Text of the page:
The U.S. attorney for New Jersey and the Manhattan district attorney have both subpoenaed records related to operations at Atlantic City International Airport, according to Port Authority financial documents.
The Port Authority, which is controlled by Christie and New York Gov. Andrew Cuomo, also operates LaGuardia and JFK airports, the Lincoln and Holland tunnels, ports in both states and the World Trade Center.
New Jersey transportation officials say incentives are standard practice at airports nationwide and that the United deal was far less generous than other such deals related to the Atlantic City airport before and since. Two tiny airlines also saw their debts forgiven — although for smaller amounts — when they abandoned Atlantic City prematurely in 2010 and 2011.
FLIGHTS AND FAVORS
Much attention has been focused on United's creation of a special route to Columbia, South Carolina, near the weekend home of the Port Authority's then-chairman, David Samson, a close friend and mentor to Christie, who is seeking the Republican nomination for president.
Prosecutors are examining whether the 50-seat flights — to Columbia on Thursday evenings, with a return flight to Newark each Monday morning — were part of a scheme to entice the Port Authority to grant United its requests at the Newark facility. United ended the South Carolina route, which government data show was usually only half-filled, just three days after Samson resigned his Port Authority post.
The resignation was announced the day after the release of a Christie-organized internal investigation of the bridge scandal that cleared the governor and didn't even include an interview with Samson, who by then also was the focus of questions about possible conflicts between his law firm and his work at the Port Authority, which manages the Atlantic City airport.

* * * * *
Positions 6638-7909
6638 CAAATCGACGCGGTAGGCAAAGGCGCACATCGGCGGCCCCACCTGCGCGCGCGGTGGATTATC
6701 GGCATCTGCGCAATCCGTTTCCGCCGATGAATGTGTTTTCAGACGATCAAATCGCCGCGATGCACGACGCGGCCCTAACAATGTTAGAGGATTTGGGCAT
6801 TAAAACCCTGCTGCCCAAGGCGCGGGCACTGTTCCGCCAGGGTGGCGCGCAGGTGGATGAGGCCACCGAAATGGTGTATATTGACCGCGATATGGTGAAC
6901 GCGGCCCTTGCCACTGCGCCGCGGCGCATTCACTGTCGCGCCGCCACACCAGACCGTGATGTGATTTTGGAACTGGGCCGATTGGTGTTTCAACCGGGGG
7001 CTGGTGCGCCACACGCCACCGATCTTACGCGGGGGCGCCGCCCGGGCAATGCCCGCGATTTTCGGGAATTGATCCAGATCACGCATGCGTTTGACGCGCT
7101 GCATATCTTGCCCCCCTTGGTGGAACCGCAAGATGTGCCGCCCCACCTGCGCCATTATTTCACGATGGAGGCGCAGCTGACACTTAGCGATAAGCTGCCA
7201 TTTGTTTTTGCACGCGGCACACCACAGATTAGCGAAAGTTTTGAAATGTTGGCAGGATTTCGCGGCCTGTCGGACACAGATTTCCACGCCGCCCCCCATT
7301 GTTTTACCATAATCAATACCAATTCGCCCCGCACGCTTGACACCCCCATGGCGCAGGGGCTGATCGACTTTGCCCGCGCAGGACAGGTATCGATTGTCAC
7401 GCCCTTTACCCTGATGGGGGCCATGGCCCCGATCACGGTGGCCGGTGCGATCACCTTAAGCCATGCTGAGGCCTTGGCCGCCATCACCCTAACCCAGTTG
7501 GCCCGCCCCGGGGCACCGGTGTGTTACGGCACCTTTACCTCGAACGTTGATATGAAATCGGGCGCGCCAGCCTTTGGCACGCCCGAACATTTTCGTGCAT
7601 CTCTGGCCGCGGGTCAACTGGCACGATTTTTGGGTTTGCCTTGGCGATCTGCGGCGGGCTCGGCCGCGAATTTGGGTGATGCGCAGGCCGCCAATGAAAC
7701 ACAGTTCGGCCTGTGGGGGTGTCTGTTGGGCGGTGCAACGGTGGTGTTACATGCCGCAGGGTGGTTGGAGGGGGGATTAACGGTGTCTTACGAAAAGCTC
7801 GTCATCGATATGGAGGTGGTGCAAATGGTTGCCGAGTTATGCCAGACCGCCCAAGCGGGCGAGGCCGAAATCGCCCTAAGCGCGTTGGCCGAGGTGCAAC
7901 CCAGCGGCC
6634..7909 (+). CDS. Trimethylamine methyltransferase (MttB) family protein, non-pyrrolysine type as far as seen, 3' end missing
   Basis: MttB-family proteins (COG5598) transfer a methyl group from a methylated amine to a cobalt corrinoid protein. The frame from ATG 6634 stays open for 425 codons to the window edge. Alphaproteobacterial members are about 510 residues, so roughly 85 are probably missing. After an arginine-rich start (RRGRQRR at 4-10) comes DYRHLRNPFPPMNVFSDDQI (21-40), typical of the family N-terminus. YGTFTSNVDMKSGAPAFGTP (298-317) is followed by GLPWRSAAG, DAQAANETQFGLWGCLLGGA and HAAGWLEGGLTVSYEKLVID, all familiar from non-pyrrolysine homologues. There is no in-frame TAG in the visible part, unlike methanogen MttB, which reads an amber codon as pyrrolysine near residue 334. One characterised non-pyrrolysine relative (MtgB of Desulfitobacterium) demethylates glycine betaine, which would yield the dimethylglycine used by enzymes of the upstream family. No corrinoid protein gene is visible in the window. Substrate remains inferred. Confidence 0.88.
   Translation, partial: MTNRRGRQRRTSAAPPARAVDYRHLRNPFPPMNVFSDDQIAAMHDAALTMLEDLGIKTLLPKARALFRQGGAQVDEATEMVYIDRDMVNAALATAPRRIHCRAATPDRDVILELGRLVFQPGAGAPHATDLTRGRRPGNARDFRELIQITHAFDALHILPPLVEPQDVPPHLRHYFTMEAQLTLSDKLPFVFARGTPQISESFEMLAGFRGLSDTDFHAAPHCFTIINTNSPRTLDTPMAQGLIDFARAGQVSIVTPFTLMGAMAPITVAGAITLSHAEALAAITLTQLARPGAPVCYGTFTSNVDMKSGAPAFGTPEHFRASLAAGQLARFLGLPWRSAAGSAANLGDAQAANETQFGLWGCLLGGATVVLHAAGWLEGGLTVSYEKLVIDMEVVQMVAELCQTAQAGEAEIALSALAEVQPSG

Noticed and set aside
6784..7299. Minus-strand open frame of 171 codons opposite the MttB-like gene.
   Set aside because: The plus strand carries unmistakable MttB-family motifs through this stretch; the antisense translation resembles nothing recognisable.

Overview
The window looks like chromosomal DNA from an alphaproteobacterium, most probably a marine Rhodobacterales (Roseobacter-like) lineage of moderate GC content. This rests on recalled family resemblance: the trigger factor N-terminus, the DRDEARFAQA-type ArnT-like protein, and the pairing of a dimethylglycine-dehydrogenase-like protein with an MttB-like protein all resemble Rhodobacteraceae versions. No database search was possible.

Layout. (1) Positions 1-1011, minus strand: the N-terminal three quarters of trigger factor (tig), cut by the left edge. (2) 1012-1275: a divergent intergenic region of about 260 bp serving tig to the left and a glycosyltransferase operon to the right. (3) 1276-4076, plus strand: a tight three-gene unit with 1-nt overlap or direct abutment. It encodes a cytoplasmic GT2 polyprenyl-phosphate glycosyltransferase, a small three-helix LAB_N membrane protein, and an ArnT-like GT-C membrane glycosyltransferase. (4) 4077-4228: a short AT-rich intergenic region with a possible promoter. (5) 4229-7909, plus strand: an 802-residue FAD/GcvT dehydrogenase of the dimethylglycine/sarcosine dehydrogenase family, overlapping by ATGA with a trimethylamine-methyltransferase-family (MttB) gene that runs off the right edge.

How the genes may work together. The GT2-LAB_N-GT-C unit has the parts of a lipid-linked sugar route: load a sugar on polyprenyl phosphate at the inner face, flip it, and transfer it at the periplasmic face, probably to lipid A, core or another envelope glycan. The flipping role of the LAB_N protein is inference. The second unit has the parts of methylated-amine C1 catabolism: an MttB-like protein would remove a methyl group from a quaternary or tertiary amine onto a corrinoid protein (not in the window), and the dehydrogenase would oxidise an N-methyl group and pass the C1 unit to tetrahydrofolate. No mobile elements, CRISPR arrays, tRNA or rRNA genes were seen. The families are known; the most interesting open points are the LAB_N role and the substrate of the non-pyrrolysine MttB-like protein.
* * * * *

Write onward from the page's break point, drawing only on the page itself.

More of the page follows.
Christie, whose office declined comment Friday about the Atlantic City airport deal, has suggested Samson left the Port Authority job only because he wanted to retire. Samson spokeswoman Karen Kessler said Samson, whose law firm handled the South Jersey Transportation Authority's bond transactions since 2010, recused himself from any Port Authority vote that might have been a conflict of interest.
While of interest to investigators, the South Carolina and Atlantic City flights are bit players in a larger drama revolving around potential conflicts of interest, self-dealing and trading favors. United was looking to save millions at Newark plus gain a better rail connection. Samson was able to get to his weekend home faster. And Christie wanted good news, no matter how small, to support his campaign to "save" the declining resort once called "America's Playground."
In November 2013, United agreed to fly to and from Atlantic City once a day from its hubs in Chicago and Houston. Three months later, the Port Authority announced plans to extend the PATH line two miles from downtown Newark to the airport, which would create a faster and more direct ride from lower Manhattan.